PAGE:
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University of VictoriaIntroduction to IT English
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Using the Mouse

You can do many things on your computer using only your mouse.

Here are some words that describe:

  • things you see on the screen, and
  • actions you do with the mouse.


Each software program appears inside its own box, called a window. You can have more than one window on your screen at a time.

Window screen capture


Windows float over the desktop. You can save files and folders on the desktop to make them easy to find.

Desktop screen capture


When you move the mouse, the cursor points at different things on the screen.

Cursor screen capture


When you press the main button on your mouse, you click whatever is underneath the cursor. Clicking something means you want to activate or choose it. (Your mouse’s main button is usually on the left.)


An icon is a small picture that represents a software program. You can sometimes click an icon to start a software program.

Icon screen capture


A button is a small picture that represents a software command. You click the button to use that command. Some buttons have words on them.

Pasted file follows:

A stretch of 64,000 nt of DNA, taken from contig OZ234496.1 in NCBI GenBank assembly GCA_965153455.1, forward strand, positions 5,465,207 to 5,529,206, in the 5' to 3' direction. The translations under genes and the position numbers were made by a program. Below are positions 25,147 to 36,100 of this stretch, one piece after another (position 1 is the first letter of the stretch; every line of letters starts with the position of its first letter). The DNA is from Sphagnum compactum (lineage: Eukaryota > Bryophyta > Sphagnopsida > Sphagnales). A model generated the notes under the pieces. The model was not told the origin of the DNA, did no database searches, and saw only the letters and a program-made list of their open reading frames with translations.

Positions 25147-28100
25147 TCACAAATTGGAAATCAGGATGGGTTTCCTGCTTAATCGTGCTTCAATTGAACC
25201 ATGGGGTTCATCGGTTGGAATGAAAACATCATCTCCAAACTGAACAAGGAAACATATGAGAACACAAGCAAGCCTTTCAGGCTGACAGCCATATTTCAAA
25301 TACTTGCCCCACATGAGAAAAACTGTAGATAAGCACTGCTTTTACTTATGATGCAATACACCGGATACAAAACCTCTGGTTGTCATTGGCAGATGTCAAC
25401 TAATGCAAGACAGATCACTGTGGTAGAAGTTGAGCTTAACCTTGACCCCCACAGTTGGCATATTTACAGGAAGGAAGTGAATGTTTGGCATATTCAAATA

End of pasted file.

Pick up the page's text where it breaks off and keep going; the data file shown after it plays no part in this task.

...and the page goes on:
Buttons screen capture


A toolbar is a row of buttons.

Toolbar screen capture


A menu lists different things your software can do. Click the menu name to make the choices appear, then click the choice you want.

Menu  screen capture

Dialogue box

A dialog box offers many choices at once. When you have made all your choices, press the OK button.

Dialogue Box  screen capture


When you drag something, you move it from one place on your screen to another.

To drag an item, click it, but do not lift your finger from the mouse button. Then move the mouse until the item is where you want it. Lift your finger from the mouse button. The item will move.


Large documents and pictures often do not fit inside a window. You scroll the document to see parts that are hidden. To scroll, click the arrows at the end of the scroll bar.

Some mice have wheels that let you scroll.

Scroll  screen capture


Some icons need to be double-clicked to be activated. To double-click something, move your cursor over it, then quickly click the mouse button twice.

Context Menu

If you click something with your second mouse button, a content menu may appear. The context menu lists things you could do to the item you clicked.

Opening a context menu is sometimes called right-clicking.

Context Menu  screen capture